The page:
Education administrators are responsible for managing the routine activities and for providing instructional leadership at schools, day care centers, colleges and universities. They also develop policies and procedures, set the educational objectives and standards. Education administrators oversee teachers, support staff, coaches, librarians, counselors and other personnel. Some education administrators supervise managers.
Some education administrators oversee the educational programs in correctional facilities, museums, community services organizations and businesses. Large institutions such as colleges, often have several administrators and each administrator has a specific responsibility.
Education administrators that oversee elementary, secondary and middle schools are called principals. They help teachers improve their skills, oversee the hiring of staff members and set the academic tone for the school. They evaluate learning materials and observe teaching techniques. School principals also meet with staff members to discuss procedures. They also manage the financial elements of a school.
School principals spend time interacting with parents, students, community organization representatives and other administrators. School principals have a role in ensuring their students meet local, state and national academic standards.
With the assistance of community organizations, principals at some schools have created programs to deal with sexually transmitted diseases, crime and alcohol abuse. Due to the tightening of school budgets, many principals are involved with fundraising from the local community and local businesses.
Some administrators work in school district central offices. Some administrators oversee subjects such as music, English, mathematics, special education and vocational education. They also manage curriculum specialists and instructional coordinators.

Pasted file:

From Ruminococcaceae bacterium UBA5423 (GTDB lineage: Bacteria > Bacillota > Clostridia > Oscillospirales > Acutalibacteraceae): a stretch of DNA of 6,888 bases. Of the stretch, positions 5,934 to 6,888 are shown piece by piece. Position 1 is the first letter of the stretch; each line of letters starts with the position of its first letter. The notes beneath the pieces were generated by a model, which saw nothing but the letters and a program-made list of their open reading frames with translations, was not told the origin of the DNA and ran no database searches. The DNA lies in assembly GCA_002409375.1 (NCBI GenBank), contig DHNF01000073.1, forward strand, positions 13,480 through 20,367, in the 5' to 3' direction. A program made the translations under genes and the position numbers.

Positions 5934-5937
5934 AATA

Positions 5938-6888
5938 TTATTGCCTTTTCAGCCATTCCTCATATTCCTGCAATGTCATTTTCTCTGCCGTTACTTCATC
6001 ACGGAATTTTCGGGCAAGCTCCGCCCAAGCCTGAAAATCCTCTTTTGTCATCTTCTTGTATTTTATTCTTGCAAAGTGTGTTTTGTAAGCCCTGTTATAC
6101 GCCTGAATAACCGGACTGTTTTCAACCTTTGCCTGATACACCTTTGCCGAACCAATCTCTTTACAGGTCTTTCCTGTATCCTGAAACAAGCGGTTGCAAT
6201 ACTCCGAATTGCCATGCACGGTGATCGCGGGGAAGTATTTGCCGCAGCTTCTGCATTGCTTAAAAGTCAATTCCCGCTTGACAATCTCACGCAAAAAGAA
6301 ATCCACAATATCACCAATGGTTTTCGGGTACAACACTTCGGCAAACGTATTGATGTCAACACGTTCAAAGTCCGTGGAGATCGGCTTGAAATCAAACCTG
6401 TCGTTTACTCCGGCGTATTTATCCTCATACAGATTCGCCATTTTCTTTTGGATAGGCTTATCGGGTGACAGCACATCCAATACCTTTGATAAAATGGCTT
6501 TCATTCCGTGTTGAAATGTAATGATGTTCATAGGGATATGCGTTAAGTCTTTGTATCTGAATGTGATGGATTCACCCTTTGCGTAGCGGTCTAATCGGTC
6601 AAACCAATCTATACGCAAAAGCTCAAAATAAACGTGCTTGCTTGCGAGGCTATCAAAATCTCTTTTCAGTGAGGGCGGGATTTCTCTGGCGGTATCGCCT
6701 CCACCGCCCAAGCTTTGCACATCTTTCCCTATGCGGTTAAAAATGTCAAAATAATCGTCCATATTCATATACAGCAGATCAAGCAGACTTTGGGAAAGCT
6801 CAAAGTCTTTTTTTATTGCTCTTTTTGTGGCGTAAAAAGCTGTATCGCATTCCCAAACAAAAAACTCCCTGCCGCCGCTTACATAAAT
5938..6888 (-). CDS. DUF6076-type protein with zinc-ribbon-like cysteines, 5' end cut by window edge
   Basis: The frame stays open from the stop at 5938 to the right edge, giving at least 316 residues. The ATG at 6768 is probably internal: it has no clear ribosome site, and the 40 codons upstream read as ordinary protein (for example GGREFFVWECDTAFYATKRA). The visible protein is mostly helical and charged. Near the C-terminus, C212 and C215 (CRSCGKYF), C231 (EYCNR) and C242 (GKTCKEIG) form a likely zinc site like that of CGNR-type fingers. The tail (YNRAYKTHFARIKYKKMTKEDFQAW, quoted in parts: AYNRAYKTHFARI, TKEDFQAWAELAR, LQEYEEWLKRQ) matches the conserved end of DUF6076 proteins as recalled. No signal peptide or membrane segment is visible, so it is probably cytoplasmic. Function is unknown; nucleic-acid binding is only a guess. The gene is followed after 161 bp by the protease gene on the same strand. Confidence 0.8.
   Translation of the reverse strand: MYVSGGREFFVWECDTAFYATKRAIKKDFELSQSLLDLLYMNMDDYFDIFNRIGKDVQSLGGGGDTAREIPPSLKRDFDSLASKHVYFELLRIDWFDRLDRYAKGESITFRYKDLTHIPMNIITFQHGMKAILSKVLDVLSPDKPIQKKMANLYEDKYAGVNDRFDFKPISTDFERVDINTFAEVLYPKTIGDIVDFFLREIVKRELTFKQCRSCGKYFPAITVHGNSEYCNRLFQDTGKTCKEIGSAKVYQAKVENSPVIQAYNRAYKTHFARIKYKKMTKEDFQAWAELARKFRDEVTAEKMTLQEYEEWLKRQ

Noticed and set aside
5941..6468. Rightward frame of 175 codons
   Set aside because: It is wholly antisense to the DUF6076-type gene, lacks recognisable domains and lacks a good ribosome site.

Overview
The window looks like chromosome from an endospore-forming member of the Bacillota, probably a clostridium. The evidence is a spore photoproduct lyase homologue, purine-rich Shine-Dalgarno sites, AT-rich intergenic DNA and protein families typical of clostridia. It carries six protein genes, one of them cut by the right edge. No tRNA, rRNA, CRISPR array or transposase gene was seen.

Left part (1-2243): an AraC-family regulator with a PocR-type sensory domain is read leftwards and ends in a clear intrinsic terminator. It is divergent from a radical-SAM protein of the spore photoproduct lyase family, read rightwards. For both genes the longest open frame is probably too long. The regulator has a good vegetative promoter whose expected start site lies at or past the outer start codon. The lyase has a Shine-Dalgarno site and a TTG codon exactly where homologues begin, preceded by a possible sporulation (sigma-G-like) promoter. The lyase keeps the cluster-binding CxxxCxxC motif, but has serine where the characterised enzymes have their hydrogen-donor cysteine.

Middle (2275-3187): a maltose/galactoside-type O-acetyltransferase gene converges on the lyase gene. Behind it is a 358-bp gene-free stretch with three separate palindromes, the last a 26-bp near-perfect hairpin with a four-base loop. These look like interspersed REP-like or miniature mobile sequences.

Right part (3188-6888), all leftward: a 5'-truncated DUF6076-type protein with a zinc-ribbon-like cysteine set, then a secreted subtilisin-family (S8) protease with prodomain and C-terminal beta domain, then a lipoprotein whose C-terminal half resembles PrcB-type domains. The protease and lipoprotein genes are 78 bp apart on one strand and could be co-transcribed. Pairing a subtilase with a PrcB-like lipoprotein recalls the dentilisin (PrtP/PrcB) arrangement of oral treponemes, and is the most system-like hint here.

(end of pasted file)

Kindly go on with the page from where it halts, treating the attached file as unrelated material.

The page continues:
Provosts, also called chief academic officers, are employed at colleges and universities. They assist presidents, prepare budgets, make faculty appointments and tenure decisions and establish academic programs and policies.
- Handle situations with parents
- Prepare budgets
- Manage the requisition and allocation of supplies
- Oversee record keeping
- Train faculty, including teachers and auxiliary staff
- Manage student services
- Help to enure students meet local, state and national academic standards
- Participate in workshops for administrators and teachers
- Oversee building repairs and improvements
At times, the job can be stressful and demanding. Many educational administrators find working with students very rewarding. However, dealing with difficult students can be challenging. Some education administrators work over 40 hours a week. They may also spend time supervising school activities at night and during the weekends. Some administrators work year round, however some education administrators work only during the academic year.
Due to interacting with teachers, parents, students and the community, strong interpersonal skills and effective communication and motivational skills are important for administrators. They also need to have knowledge of leadership principles and practices.